The first election for the permanent location of the county seat was set for December 22, 1887. When the 1022 votes were counted, Russell Springs received 520, Oakley 217, Logansport 169, and Winona 116. On January 3, 1888, Russell Springs was officially made the permanent county seat of Logan County, and the County Commissioners legally accepted the transfer of Block 32 in Russell Springs from the Pioneer Town Company, which included the rights, title, and interest to the new courthouse. The interior of the new courthouse was not completely finished at the time of the transfer of title. The County Commissioners soon accepted bids to complete the courthouse and build a frame jail building. In January 1889, the jail building was completed, and soon Russell Springs was incorporated.
Considerable excitement was occasioned in the summer of 1888 by the discovery of a vein of nickel a few miles southwest of Russell Springs. Inside of a few weeks, more than 60 mining claims had been taken in the rocky portions of the county. This began the quarrying industry of lime and sandstone, which contributed to the county’s economy.
By 1910, the county’s population peaked at 4,240. At that time were post offices at Russell Springs, Edith, Elkader, Gill, McAllaster, Monument, Oakley, Page, Poe, and Winona. There were also 40 organized school districts, and a daily stagecoach still ran from Russell Springs to Winona. About half of the county was under cultivation, primarily growing corn, sorghum, and wheat. Livestock was also a significant contributor to the economy.
In 1911 and 1937, the City of Oakley tried to get the county seat moved from Russell Springs to Oakley. In support, they stated that Russell Springs had never recorded a population of over 200 residents, while Oakley was much larger. A county seat change required legal changes from the Kansas Legislature, petitions, population statistics, etc. Nothing came of the 1911 attempt, but in 1937 it appeared like the move might occur as Oakley was the only city in the county that had shown significant gains in population.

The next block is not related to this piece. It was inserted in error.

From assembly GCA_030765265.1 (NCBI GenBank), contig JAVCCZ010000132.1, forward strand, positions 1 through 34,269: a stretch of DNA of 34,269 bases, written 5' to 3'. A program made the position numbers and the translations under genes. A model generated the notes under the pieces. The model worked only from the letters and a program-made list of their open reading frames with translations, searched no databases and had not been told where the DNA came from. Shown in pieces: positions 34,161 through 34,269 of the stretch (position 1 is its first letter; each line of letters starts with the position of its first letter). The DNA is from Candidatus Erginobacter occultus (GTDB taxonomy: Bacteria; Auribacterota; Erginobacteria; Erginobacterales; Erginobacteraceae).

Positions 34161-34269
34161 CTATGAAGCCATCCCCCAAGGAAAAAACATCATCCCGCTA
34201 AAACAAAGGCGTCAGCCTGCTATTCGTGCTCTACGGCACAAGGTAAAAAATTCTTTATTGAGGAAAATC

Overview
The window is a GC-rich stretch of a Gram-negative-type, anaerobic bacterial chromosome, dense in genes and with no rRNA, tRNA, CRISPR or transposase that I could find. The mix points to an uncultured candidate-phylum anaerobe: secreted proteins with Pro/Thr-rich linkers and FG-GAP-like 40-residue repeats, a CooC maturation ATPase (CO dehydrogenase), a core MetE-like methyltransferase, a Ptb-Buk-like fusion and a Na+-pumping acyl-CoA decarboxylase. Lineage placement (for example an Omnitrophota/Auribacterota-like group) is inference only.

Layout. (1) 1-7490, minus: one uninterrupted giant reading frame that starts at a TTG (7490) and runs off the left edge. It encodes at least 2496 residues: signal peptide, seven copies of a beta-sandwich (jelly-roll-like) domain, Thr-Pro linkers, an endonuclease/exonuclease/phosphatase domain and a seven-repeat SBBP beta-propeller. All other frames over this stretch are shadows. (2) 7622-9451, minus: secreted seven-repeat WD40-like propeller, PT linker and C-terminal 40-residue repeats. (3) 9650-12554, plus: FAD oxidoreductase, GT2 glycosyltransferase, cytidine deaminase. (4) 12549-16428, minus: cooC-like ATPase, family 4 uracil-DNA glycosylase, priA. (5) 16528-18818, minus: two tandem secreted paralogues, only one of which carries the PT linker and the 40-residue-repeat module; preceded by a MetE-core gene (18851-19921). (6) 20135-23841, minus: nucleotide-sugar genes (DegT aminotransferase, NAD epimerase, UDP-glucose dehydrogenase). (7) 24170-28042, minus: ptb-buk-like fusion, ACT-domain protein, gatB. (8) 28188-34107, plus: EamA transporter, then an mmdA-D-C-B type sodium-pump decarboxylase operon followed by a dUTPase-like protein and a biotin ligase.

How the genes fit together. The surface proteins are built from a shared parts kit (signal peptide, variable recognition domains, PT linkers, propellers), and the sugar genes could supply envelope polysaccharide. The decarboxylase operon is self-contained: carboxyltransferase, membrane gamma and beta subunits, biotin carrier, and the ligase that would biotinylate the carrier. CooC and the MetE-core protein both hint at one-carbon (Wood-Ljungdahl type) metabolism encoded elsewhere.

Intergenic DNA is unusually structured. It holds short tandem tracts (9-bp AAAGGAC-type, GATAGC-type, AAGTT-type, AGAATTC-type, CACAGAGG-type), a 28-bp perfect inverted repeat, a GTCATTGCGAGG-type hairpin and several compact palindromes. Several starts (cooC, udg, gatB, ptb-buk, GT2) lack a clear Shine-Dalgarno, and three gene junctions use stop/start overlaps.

In the end, it was determined that the decision must come to a vote, and an election was held on November 8, 1937. The vote was 1,088 for relocation and 1,084 against relocation of the county seat. But, Kansas statutes required 55% of the voters to relocate the county seat, and Oakley lost its bid.
That changed in 1960 when Oakley possessed over 50% of Logan County’s population. At that time, Russell Springs, failing to grow in population, contained only two percent of the county’s population, making it one of the smallest county seat towns in Kansas. Once again, the county seat site was presented to a vote, but the count differed by only three votes. The outcome ended up with the Kansas Supreme Court. In 1963, it was settled, and the court ordered the county seat moved to Oakley. In July 1963, the county officials moved out of the old courthouse. A new courthouse was completed on West Second Street in Oakley in 1965. Today the two-story Renaissance-style brick and stone old courthouse building in Russell Springs serves as the Butterfield Trail Museum.
One of the county’s most distinctive features is a mile-long stretch of Smoky Hill Chalk bluffs that tower 100 feet high over the Smoky Hill River. These bluffs are called “Little Jerusalem” for their resemblance to an ancient walled city. In 2016, the Nature Conservancy purchased the property, and the Little Jerusalem Badlands State Park opened in October 2019.
Today, Oakley, Kansas, remains the county seat and is the largest town in the county. Its population is about 2840.
©Kathy Alexander/Legends of Kansas, updated March 2022.
Blackmar, Frank W.; Kansas: A Cyclopedia of State History, Vol I; Standard Publishing Company, Chicago, IL 1912.
Short, Donald D., Fort Hays Scholars, 1962
Logan County Courthouse Historic Nomination